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    Late night vegan chocolate cake mix snack

    Posted in blogjune
    June 30th, 2013


    I started to make a cake earlier in the day, but the raw mixture/batter always tastes better than the cooked product (unless you use coconut oil or cocoa butter, then the cooked cake is perfection). So it didn’t reach the oven.


    It’s great as a late night pick-me-up, chocolate body paint (I guess?) or maybe even porridge topping.

    I wouldn’t say it’s 100%, but as Genevieve says, “What the world needs is not another recipe for cake but the perfection of edible dough!”. Surely a worthwhile mission. I’m a big fan of raw Anzac biscuit dough, which may make it closer to perfection next time.



    Vegan cake mix, no cooking required!

    (could be rebranded as “Vegan chocolate pudding”)


    Based on Mandy Stone’s Vegan Chocolate Cake from Martha Stewart, but halved (approximately) to try and modify dough intake.



    Vegan cake mix snack

    Vegan cake mix snack




    1/3 cup hazelnut meal

    1 cup of white flour (or coconut flour)

    1/3 cup cocoa powder

    1 teaspoon bicarb soda

    ½ teaspoon salt

    1 cup sugar

    2/3 cup melted vegan margarine

    good dash of vanilla essence

    2 tablespoons of apple cider vinegar

    1/3 cup desiccated coconut

    1/8 cup cacao nibs

    1/3 cup chopped walnuts





    Mix hazelnut meal, flour, cocoa powder, bicarb soda, salt and sugar.


    Add melted vegan margarine, vanilla essence, and apple cider vinegar. Mix quickly.


    Add desiccated coconut, cacao nibs, chopped walnuts.


    Present a sundae glass (fancy!), or if we share slobbiness, eat out of the mixing bowl. I am normally against this, but you could double dip your spoon if you want to mark it as your private eating territory. Top with coconut cream if you need to wind back the sugary taste.



    Avoid the temptation to add coconut essence – it is often made of glycerine which can be derived from animal fat.


    My tummy hurts from eating too much cake mix – if I had cooked it I would have eaten less, but with 30% less enjoyment. Tummy and willpower need to talk.



    Ways to regain a sense of balance

    April 3rd, 2012


    Relieve stress, feel more balanced and resolve creative blocks by being “in the moment”.

    Use all your senses to connect with the world.

    This lifestyle choice is ably explained by Fiona and Kaspa of the Small stones project.


    Here are some of my ideas for being present, relaxed and appreciative of the environment around us:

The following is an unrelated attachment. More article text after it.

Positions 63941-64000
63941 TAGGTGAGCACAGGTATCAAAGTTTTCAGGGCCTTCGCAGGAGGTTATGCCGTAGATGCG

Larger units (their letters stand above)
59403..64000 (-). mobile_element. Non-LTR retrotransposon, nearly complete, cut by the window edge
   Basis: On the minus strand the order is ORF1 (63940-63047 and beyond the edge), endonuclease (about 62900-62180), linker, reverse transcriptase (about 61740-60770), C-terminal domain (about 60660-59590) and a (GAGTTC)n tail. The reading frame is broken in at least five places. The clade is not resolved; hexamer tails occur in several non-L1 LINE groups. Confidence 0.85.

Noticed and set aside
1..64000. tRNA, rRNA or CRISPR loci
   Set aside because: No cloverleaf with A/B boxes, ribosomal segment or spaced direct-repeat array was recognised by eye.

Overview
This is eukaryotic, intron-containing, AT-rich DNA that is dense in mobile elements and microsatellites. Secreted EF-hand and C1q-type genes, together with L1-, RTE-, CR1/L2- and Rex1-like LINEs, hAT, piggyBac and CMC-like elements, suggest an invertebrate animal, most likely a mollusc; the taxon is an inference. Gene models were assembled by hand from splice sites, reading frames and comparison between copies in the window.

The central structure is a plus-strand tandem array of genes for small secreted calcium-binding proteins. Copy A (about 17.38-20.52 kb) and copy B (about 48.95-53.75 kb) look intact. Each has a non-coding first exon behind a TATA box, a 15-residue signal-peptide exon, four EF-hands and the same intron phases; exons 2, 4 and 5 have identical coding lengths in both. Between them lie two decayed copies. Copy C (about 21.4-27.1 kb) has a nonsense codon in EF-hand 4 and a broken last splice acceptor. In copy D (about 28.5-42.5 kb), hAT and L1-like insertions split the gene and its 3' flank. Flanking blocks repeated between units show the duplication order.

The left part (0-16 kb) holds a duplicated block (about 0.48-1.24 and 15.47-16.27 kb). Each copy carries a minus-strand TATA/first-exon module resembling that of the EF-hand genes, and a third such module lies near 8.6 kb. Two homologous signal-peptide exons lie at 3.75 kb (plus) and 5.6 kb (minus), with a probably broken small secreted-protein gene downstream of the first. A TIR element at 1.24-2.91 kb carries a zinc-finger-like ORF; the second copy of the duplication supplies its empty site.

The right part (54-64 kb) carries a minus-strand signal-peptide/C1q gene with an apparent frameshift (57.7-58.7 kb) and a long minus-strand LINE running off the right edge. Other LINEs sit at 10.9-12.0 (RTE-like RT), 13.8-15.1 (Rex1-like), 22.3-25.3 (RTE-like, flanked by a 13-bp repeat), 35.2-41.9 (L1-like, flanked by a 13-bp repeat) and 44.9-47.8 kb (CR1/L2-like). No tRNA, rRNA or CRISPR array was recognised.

Make a list – a useful strategy, except in powerpoint presentations.

    If you can’t sleep, write down all your thoughts on a notepad next to your bed.

    This also helps to improve concentration on a single task.

    Artist Hannah Bertram has even has a List Makers Project about how to make lists and the people that create lists.



    Take a walk and enjoy the flowers in your neighbourhood, and remember to leave some for others to admire.


    Flannel flowers growing in New South Wales.

    Appreciate native plants without picking them, particularly in national parks.

    If you desperately need to take a cutting from a geranium, remember to maintain the plant’s architectural poise.



    Find an art gallery in your local area, visit your cultural precinct or do some drawing.



    Read an old issue of National Geographic instead of a fashion magazine.

    Feel the quality of the paper and enjoy the beauty of the photographs.



    Update your keyboard. The new keys will have a luscious grippy texture and make typing feel exciting again.


    The impact of this may seem exaggerated, but it’s similar to music improving everyday activities.

    ABC Classic FM had an excellent “Ironing is wonderful” promotion which illustrated this concept.


    Duncan Macleod has written a lovely summary of the chores-music advertising.


    Remember to recycle your old keyboard, or give it to a friend in a bundle with some homemade biscuits.

    That way they won’t  feel too sad about having a non-grippy textured keyboard (or they can fill the key valleys with crumbs).



    Notice more birds in everyday life.

    Donald and Molly Trounson have written a comprehensive and fully illustrated guide for bird observation and education.


    Wrens from Trounson's Australian Birds (2nd ed., 1989, PR Books, Frenchs Forest N.S.W., p. 109).


    It is Australian birds: an index of 864 photographs simply classified for easy identification.

    The wrens’ brilliant blues really jumped off the page, but the colour seems less astounding in a reproduction of a reproduction.


    Check for a copy of Australian birds at a library near you.


    Or listen to the birdcalls from the Australian National Wildlife Collection.



    Use satin pillowcases and change your bedlinen for a more restful sleep.



    Make another list …if that will help.